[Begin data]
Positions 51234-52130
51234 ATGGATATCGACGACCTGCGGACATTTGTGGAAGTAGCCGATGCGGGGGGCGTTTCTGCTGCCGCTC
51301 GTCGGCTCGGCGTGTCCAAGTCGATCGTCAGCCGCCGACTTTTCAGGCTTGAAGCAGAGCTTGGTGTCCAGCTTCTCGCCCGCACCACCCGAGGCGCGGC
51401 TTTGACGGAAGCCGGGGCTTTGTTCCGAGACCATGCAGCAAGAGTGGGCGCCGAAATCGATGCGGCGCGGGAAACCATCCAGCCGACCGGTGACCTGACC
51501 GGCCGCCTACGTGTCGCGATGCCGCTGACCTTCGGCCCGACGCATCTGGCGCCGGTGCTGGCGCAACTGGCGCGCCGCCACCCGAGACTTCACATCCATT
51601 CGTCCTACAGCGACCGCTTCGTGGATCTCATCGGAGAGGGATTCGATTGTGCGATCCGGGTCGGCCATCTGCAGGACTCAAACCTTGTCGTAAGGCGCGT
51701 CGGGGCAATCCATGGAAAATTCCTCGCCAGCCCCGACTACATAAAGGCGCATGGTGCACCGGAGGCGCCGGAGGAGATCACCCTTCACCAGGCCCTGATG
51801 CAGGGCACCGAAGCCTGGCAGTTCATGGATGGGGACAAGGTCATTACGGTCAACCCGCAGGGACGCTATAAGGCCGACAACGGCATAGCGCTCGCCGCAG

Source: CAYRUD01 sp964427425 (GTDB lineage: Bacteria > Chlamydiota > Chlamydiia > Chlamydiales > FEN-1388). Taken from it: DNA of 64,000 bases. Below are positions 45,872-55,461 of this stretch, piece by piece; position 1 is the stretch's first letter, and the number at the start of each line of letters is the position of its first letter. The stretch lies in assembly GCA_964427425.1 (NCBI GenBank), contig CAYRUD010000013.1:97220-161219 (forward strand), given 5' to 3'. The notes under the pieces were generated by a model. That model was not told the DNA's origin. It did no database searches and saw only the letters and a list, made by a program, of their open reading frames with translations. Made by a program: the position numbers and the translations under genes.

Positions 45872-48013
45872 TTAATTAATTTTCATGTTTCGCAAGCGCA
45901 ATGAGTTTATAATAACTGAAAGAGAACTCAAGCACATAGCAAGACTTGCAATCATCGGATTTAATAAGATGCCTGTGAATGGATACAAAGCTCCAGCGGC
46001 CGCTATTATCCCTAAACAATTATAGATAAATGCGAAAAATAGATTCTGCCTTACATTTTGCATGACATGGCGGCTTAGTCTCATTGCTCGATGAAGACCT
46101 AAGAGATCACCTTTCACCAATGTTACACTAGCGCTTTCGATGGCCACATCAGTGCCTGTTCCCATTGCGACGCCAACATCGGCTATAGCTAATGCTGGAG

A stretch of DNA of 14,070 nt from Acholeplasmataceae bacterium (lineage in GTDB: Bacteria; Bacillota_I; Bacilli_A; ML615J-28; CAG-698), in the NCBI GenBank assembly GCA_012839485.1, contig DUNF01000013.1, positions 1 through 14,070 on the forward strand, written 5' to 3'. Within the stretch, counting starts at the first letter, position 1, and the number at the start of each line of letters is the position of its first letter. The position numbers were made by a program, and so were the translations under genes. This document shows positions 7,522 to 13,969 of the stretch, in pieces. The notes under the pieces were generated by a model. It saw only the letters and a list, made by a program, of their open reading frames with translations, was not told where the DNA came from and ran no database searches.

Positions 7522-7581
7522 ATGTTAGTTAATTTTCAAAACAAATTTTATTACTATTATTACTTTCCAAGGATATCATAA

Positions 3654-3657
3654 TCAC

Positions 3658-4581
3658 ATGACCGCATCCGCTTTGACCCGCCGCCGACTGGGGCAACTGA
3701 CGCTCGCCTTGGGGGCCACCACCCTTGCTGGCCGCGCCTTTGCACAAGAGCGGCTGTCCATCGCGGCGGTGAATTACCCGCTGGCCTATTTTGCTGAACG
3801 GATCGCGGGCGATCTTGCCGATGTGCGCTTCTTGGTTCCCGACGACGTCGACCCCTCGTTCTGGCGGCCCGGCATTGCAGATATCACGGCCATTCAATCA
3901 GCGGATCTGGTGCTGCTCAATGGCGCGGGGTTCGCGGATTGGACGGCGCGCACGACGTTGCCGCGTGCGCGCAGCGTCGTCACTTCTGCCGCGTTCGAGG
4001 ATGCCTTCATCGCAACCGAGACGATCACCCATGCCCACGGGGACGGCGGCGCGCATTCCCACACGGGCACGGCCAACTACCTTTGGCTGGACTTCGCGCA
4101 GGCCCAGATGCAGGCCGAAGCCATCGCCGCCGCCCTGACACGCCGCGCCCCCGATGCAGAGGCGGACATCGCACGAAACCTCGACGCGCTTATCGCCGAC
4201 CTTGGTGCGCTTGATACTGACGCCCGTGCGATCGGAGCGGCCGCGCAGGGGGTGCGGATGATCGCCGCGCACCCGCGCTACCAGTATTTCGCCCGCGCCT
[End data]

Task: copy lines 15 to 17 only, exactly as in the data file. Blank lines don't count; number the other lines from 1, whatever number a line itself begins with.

A stretch of DNA of 14,070 nt from Acholeplasmataceae bacterium (lineage in GTDB: Bacteria; Bacillota_I; Bacilli_A; ML615J-28; CAG-698), in the NCBI GenBank assembly GCA_012839485.1, contig DUNF01000013.1, positions 1 through 14,070 on the forward strand, written 5' to 3'. Within the stretch, counting starts at the first letter, position 1, and the number at the start of each line of letters is the position of its first letter. The position numbers were made by a program, and so were the translations under genes. This document shows positions 7,522 to 13,969 of the stretch, in pieces. The notes under the pieces were generated by a model. It saw only the letters and a list, made by a program, of their open reading frames with translations, was not told where the DNA came from and ran no database searches.

Positions 7522-7581
7522 ATGTTAGTTAATTTTCAAAACAAATTTTATTACTATTATTACTTTCCAAGGATATCATAA